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M1: The Crab Nebula

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#1 cildarith

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Posted 15 February 2010 - 11:44 PM

Object Name: NGC 1952
Also Known As: Messier 1, LBN 883, Taurus A, Sh2-224, SN1054, Taurus X-1, Crab Nebula
Object Type: Supernova Remnant
Constellation: Taurus
Right Ascension (2000.0): 05h 34m 32.0s
Declination (2000.0): +22° 00' 52"
Magnitude: 8.4
Dimensions: 6' x 4'
Distance: 6,500 light years
Discovery: John Bevis, 1731
NGC Description: vB, vL, E 135°±, vglbM, r

Telescope: Parks Astrolight EQ6 • 6" f/6 Newtonian Reflector
Eyepiece/Magnification: 7.5mm Parks Gold Series Plössl • 120x • 26' FoV
Date/Time: 14 February 2010 • 02:45-04:00 UT
Observing Location: Oaksanita Springs, Descanso, San Diego Co., California, USA
Transparency: NELM 6.3, TLM 14.2
Seeing: Pickering 8
Conditions: Clear, calm

On 4-5 July 1054 a new star blazed forth between the horns of Taurus and was, according to Chinese astronomers of the Sung dynasty, visible in daylight and observed for 23; it remained visible in nighttime skies for at least 653 nights. The remnant of this supernova explosion was discovered by Dr. John Bevis in 1731 and included by Charles Messier as the first object in his famous catalogue after observing it on 12 September 1758. The rapidly spinning core of the remnant is one of the first known pulsars and the first to be identified with an object at visible wavelengths – a faint 16th magnitude star near the center of the nebula. The pulsar and attendant nebulosity are among the most intensely studied objects by modern researchers.

Nearly 1000 years after the initial explosion, the remnant is still easily accessible to the amateur astronomer equipped with a small telescope (or even binoculars from a sufficiently dark sky). Look for it just over 1° northwest of 3rd-magnitude Zeta Tauri, the southern horn of Taurus.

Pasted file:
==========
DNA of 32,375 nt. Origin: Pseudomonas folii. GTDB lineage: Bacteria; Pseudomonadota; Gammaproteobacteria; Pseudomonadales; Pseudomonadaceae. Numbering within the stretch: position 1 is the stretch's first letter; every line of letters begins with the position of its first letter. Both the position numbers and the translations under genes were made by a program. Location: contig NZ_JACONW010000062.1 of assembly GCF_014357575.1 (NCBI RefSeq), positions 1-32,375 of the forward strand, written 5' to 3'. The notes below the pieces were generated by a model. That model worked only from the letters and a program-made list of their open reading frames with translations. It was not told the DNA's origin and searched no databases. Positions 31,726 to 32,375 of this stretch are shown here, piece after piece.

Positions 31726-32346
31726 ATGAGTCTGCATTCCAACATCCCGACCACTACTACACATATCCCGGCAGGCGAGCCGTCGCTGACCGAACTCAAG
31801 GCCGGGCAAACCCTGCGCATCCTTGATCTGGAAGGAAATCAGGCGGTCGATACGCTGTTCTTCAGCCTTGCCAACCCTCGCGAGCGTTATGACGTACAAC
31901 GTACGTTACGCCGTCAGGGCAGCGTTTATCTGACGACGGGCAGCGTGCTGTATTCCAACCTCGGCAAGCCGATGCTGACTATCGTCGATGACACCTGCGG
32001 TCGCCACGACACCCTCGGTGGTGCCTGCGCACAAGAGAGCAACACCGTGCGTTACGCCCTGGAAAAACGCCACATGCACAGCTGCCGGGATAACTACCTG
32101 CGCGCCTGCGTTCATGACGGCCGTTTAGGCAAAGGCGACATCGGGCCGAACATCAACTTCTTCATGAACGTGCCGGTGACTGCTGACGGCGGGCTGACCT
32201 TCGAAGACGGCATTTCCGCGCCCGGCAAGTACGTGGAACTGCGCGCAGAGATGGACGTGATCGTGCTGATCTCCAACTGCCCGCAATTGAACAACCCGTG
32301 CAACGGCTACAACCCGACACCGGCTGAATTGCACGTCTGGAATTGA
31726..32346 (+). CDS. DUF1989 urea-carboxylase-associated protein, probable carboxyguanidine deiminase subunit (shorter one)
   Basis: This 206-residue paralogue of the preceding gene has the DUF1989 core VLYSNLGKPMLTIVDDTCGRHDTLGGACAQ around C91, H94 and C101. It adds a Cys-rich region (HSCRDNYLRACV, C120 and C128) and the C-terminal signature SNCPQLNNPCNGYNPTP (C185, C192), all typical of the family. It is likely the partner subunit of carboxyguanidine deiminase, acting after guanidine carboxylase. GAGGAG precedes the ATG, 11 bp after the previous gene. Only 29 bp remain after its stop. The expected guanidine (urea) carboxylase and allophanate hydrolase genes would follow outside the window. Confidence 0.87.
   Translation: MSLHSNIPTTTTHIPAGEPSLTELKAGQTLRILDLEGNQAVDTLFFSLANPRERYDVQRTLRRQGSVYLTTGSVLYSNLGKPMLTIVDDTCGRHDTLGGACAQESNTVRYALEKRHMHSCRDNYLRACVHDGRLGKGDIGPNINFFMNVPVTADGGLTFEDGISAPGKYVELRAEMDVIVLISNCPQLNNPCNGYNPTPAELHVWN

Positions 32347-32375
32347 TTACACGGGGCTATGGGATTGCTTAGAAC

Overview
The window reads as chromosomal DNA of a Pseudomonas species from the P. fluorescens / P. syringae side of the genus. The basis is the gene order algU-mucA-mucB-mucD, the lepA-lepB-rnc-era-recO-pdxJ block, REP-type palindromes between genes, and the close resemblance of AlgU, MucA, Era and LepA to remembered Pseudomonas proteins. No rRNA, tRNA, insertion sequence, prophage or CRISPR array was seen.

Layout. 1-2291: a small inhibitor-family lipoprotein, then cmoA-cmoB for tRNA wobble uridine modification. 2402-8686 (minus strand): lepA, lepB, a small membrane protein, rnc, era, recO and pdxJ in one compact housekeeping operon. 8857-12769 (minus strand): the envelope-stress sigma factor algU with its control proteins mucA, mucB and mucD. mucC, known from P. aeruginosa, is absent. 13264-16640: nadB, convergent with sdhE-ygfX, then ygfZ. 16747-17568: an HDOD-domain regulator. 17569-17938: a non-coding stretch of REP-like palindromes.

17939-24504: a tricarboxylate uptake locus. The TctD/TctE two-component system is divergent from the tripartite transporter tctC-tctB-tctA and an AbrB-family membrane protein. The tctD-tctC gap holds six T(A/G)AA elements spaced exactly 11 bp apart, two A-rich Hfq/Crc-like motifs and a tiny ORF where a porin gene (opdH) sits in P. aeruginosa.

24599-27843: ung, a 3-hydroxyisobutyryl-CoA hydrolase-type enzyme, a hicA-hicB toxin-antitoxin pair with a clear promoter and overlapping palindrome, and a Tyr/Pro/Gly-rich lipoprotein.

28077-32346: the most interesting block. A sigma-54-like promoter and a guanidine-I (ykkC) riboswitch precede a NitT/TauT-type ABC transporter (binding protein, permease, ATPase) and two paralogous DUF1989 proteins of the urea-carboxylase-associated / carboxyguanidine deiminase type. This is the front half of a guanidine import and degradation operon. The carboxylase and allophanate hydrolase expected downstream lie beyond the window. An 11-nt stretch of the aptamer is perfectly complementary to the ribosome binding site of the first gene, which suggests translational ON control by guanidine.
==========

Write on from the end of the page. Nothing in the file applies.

The Crab Nebula (as Lord Rosse named the nebula in 1844) is a notoriously bland object, with a reputation for little detail. My previous observations have revealed the "pearly" elliptical glow with faint, twisted extensions giving it the overall appearance of a bloated "S", with subtle mottling across the face of the nebula. On the night of the current observation, under transparent skies and very steady seeing conditions, M1 was alive with subtle detail. During moments of fine seeing the tantalizing, mottled glow resolved into a bewildering cluster of knots and streamers of nebulosity. The high-magnification (120x) sketch presented here (composed over the course of about one hour) does not do justice to spectacle, but it is the best my finite skills could manage.

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#2 frank5817

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Posted 16 February 2010 - 12:03 AM

Eric,

Very nice write-up and description of the Crab nebula and a stunning sketch of the details in that explosive remnant. Using 6" of aperture you really collect all the photons that scope delivers.
Hang that drawing on your wall. :waytogo: :thewave:

Frank :)

#3 phxbird

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Posted 16 February 2010 - 12:33 AM

Very nice. I posted a sketch last week and though I could see some of the detail with averted vision I could not see the level of detail that you did. Good posting!

#4 JayinUT

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Posted 16 February 2010 - 12:46 AM

Eric,

Just stunning and beautiful. I appreciate the detail in the sketch and in your comments which are so through. Thanks for sharing this masterpiece.

#5 S1mas